Opposition parties have accused Cameron of failing to act on promises to reform UK crown dependencies which act as tax havens and have demanded that the government take "real action" against tax avoidance.
"The government needs to stop pussyfooting around on tax dodging," Labour leader Jeremy Corbyn said. "There cannot be one set of tax rules for the wealthy elite and another for the rest of us. This unfairness and abuse must stop."
Campaigners say the leaked documents expose the "gulf" between the Conservatives' "hard-line rhetoric and the much laxer reality", The Independent reports.
The Daily Telegraph says Cameron now faces "some serious questions" over his judgement in the run-up to May's tax summit.
Tax specialist Jolyon Maugham says that Panama has laxer regulations and ethical standards than other tax havens, such as Jersey.
"The fact that these allegations stem from Panama suggests to me that there is criminality involved," he told the Telegraph. "No one in the UK has Panama as their natural choice for a tax haven."
Panama Papers: Mossack Fonseca leak reveals tax tricks of wealthy elite
The largest data leak in history has revealed the extent of tax havens used by the wealthy and powerful around the world, implicating a number of high-profile people and organisations in allegedly shady dealings.
The leak, from Panama-based law firm Mossack Fonseca, includes a cache of "11.5m documents and 2.6 terabytes of information drawn from Mossack Fonseca's internal database", says The Guardian. The information covers nearly 40 years, from 1977 to the end of 2015.Edward Snowden, who released details of US surveillance techniques, described it as the "biggest leak in the history of data journalism".The files were obtained by Suddeutsche Zeitung and shared to the International Consortium of Investigative Journalists. The German newspaper has declined to reveal where or how it acquired the documents."The 11.5m files expose offshore companies controlled by the prime ministers of Iceland and Pakistan, the king of Saudi Arabia and the children of the President of Azerbaijan," the Australian Financial Review reports. "They include at least 33 people and companies blacklisted by the US government because of evidence that they've done business with Mexican drug lords, terrorist organisations like Hezbollah or rogue nations like North Korea and Iran." The files also implicate a number of high-profile individuals, including a close associate of Russian President Vladimir Putin, in a range of suspect transactions.Russian concert cellist Sergei Roldugin, who has known Putin since they were teenagers and is godfather to the president's daughter, has "personally made hundreds of millions of dollars in profits from the suspicious deals" through companies such as Sandalwood Continental, says the BBC."Documents show that Sandalwood Continental bought an asset for just $1 and sold it three months later for $133m," it reports. "Sandalwood was also given $800m of loans by a Russian state bank. There is no evidence in the documents of Sandalwood providing security for the loans or making repayments."The leaked data also reveals that David Cameron's late father, Ian, was a client of Mossack Fonseca. "He was accused of using the firm to shield his investment fund, Blairmore Holdings, Inc., from British taxes," says the Daily Mail.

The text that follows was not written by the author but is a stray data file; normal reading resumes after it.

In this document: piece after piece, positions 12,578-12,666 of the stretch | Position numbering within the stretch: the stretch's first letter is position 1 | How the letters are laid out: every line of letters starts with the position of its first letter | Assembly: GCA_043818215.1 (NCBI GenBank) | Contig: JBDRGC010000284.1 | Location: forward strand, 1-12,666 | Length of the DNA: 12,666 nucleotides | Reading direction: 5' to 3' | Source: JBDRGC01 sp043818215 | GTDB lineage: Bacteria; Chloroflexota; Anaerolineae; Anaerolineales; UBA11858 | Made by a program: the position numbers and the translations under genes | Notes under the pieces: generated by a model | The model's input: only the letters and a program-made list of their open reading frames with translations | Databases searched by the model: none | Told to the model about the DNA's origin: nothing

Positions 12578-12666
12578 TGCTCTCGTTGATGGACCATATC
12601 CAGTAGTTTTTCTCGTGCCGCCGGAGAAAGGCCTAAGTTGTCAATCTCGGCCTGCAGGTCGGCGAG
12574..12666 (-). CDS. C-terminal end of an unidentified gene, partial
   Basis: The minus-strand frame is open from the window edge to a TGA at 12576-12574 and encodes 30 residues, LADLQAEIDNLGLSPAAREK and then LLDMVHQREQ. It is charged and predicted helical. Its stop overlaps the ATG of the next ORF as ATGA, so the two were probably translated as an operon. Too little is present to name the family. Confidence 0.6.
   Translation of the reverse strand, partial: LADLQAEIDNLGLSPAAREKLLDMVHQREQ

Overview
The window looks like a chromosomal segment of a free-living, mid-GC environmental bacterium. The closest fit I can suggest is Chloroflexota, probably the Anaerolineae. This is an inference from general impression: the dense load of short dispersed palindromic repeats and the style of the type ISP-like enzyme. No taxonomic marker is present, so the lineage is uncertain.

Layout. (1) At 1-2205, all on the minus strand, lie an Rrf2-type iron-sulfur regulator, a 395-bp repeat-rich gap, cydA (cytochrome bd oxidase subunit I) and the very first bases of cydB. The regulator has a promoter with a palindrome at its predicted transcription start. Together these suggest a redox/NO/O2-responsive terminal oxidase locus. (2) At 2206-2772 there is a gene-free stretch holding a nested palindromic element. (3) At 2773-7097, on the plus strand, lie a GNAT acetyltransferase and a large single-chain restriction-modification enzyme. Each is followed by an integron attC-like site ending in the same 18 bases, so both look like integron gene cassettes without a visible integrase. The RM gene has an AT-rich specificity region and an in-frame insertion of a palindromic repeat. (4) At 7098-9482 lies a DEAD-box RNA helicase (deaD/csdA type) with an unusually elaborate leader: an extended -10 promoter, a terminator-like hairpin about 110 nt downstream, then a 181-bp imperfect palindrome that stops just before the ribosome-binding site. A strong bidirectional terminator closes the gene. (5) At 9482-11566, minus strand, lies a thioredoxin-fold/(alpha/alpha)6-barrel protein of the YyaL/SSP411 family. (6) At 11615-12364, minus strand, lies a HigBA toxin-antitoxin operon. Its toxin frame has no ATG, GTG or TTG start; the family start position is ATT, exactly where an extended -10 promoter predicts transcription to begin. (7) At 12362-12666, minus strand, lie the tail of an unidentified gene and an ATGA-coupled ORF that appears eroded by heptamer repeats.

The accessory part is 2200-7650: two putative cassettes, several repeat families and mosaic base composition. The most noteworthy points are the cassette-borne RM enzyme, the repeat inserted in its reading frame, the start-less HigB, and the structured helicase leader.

Members of Fifa's ethics committee, which was convened to fight corruption within the sport, are also under investigation. The documents "show links between Juan Pedro Damiani, a Uruguayan lawyer and long-serving member of the ethics committee, and Eugenio Figueredo, a former senior Fifa vice-president recently accused of corruption, are far more extensive than previously known," The Guardian says.